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Dos Caminos:Two Roads

by Diane Alden

"Two roads diverged in a wood, and I —
I took the one less traveled by,
and that has made all the difference."

—Robert Frost, The Road Not Taken

or 500 years America has witnessed a tide of men braving nature, isolation, uncertainty and sometimes fear looking for something. That something may be religious, political, economic or personal, but their search has had profound implications for the entire world. Millions of immigrants have taken a chance on America and America has in return taken a chance on them. In each wave, the newcomers have had one thing in common: the price they paid for seeking the unknown country.

Of those who have braved the process of exploration and discovery, some have found more than they could have hoped for while others have found themselves on a road to nowhere. The reasons for the difference in outcome are as numerous as the individuals and the paths they chose. English, Italians, Irish, Germans, Chinese, Japanese, East Europeans—ethnics from every continent and country have brought their cultures, sensibilities, and expectations. The mix—the American soup—has been a tasty blend of colors, customs and traditions. As each ethnic group has been assimilated, each in turn has adopted political, social and cultural norms and forms which are uniquely American.

Yet, whether ethnic and racial groups have come to America as a result of free choice or as a consequence of some kind of bondage, their impact on American society remains both dynamic and charged with difficulties and complications.

As the most recent wave of mankind to America, Hispanics face some of the same problems and choices of previous immigrants. Others, however, are uniquely their own, colored by American history—especially that of the last 35 years. The choices Latinos* face and the decisions they make about those choices will have a far-reaching effect on the American future. The question of choices is the American question.


"Our families are strong but they must work so hard, sometimes taking two or three jobs to survive. It affects the stability in the home life," says Father Otmar Botia, assistant pastor of St. Therese The Little Flower Catholic Church in Reno. "Parents must choose between survival and making time for a family life." Father Botia, both as a spiritual leader and as a recent immigrant himself, knows the uncertainties as well as the possibilities awaiting the Hispanic community in Nevada.

Rapidly becoming the United States’ largest ethnic group, by the year 2050 demographers project that Latinos will be approximately 25 percent of the U.S. population, with a two-to-one ratio over black Americans.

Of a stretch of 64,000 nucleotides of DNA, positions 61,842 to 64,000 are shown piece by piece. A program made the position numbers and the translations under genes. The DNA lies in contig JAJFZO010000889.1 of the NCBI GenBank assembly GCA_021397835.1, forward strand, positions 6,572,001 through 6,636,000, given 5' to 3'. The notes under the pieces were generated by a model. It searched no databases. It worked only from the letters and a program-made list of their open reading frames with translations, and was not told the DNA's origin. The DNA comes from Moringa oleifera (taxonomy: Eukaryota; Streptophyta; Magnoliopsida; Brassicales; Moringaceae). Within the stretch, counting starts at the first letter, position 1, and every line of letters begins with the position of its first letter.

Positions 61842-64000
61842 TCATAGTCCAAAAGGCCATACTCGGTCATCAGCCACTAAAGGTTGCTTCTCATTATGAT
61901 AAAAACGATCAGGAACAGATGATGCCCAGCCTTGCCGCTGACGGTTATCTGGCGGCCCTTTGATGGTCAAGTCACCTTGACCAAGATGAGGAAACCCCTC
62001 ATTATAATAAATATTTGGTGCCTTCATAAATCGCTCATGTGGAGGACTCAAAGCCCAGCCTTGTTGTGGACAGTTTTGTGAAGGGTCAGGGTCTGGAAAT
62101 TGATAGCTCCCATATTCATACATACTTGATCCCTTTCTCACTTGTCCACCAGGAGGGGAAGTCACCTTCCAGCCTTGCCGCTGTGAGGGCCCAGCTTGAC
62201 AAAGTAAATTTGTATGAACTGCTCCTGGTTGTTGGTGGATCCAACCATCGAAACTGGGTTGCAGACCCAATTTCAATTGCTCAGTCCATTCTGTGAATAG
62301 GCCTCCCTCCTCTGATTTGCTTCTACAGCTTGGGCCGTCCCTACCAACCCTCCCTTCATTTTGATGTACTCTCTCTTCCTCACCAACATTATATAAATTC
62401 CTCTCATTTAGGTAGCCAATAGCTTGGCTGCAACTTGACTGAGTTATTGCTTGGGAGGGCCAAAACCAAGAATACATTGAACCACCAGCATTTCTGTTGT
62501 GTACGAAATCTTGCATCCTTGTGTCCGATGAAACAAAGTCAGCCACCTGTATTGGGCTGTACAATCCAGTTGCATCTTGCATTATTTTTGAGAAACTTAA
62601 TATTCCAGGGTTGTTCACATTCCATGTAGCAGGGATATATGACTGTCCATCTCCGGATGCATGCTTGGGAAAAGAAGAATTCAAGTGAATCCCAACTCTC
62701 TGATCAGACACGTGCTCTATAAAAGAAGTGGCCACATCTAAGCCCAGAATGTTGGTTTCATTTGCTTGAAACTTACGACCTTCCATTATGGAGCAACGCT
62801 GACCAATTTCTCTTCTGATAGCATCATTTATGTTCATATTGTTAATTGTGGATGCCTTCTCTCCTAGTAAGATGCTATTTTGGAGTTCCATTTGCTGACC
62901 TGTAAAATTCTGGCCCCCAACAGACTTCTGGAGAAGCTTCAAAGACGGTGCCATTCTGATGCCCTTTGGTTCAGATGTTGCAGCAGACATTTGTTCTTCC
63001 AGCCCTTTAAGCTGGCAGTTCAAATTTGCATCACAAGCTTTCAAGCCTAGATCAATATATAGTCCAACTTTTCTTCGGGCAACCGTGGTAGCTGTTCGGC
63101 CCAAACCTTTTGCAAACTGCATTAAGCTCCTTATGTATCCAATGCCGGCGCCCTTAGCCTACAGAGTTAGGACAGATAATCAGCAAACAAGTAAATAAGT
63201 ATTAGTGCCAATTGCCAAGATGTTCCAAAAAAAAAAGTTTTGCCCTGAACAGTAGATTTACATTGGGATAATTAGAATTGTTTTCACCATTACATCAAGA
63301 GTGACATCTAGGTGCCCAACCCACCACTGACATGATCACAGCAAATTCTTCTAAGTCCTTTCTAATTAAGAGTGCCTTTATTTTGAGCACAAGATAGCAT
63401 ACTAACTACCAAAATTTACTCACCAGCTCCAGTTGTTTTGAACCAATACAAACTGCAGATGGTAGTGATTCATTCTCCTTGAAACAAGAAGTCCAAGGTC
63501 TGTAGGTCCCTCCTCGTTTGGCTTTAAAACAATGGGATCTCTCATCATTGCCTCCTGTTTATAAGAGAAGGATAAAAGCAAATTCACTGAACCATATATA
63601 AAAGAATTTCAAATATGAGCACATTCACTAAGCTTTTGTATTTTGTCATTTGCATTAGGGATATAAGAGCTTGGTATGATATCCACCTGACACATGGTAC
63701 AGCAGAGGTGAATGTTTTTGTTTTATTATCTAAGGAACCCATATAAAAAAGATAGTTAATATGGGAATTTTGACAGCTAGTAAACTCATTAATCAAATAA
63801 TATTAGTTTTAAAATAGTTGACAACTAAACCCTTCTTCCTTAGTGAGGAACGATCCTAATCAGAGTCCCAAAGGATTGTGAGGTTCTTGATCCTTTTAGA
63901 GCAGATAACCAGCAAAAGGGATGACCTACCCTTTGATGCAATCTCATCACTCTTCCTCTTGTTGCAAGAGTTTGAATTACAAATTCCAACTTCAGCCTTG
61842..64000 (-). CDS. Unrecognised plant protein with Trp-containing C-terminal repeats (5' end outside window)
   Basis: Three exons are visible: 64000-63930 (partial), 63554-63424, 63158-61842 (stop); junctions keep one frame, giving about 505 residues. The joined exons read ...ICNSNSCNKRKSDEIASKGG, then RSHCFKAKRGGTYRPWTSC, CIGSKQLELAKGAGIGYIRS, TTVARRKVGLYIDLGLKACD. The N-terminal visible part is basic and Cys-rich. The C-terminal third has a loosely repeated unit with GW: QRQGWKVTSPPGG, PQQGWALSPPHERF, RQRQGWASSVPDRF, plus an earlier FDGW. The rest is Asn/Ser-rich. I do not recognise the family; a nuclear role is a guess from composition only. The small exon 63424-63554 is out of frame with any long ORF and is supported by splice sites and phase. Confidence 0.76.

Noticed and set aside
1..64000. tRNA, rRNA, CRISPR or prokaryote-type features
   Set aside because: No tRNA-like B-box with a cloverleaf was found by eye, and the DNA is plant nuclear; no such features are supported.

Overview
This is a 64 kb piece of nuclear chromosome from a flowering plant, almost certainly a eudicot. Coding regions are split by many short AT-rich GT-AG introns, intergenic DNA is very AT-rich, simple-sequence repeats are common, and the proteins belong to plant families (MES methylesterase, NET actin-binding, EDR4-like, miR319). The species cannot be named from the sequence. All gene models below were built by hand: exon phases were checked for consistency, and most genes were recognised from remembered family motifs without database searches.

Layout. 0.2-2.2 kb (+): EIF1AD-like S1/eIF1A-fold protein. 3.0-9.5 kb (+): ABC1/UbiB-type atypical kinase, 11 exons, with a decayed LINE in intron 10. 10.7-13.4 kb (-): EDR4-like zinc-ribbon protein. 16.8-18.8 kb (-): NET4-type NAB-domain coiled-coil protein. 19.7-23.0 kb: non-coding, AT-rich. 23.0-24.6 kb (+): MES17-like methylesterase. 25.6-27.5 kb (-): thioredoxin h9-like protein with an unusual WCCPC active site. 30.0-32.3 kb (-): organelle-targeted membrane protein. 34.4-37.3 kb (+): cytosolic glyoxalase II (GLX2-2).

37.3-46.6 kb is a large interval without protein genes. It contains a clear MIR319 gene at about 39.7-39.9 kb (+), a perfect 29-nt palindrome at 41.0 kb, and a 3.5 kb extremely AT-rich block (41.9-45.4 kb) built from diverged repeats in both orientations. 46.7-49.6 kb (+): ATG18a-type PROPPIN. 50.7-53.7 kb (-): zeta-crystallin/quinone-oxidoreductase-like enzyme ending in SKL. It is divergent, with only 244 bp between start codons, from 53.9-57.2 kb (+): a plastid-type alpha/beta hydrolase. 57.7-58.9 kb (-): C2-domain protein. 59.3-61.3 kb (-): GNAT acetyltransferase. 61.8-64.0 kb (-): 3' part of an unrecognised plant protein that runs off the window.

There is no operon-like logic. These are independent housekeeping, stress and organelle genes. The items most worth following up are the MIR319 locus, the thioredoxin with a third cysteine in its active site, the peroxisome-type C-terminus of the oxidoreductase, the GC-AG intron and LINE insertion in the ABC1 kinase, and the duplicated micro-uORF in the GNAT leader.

After a tidal wave of immigration between 1890 and 1910 there was a steep decline until 1970 when it again increased. Of the 4.5 million recent immigrants to the U.S. about 43 percent are Latinos, and today approximately 29 million Hispanics live in the U.S. These demographic statistics have immense significance. Manny Ortiz, a Puerto Rican professor at Westminister Theological Seminary, says, "Demograph-ics means money, scholarships and other resources." To Latino activists and some politicians these are important considerations and reflect the choice of direction the entire Hispanic community has before it.

They Work Hard for the Money

Like other community leaders, Reno’s Father Botia says, "What Latinos need most is a chance. They come to this country unprepared with little education, but they work hard and may need help at some point in their struggle to be assimilated. Help should come in the form of understanding by the larger society. It should revolve around communication between cultures."

Father Botia maintains that Latinos have much to offer American culture in the form of strong values and hard work.

Work hard they do. Eighty percent of all Hispanic men in the United States have jobs—the highest proportion of any measured group. A Las Vegas builder confides that he prefers to hire Hispanics because they come prepared, work hard and ask for the next thing to do. They are extremely loyal, show up on time and don’t complain, he emphasizes, adding that several of his workers have gone on to start subcontracting businesses of their own.

While Nevada Hispanics work hard, many are in food service and domestic work. Individually they make only 57 percent of the national average income. But because most households have more than one bread winner the average household income is 73 percent of the national average. A high percentage of these households are young men married with children. About 37 percent of Hispanic households consist of two parents raising children, in comparison with 25 percent among non-Hispanic Americans. The Hispanic divorce rate also is significantly lower than that found in the culture at large.

Father Botia believes it is these strong families which build the strong work ethic. "These are conservative people who want to better themselves and their children—just as all the other immigrant groups have done in the past."

The Business of America

ike other immigrant groups before it, the Hispanic community finds its success stories are growing. In 1992 there were 863,000 Hispanic-owned businesses.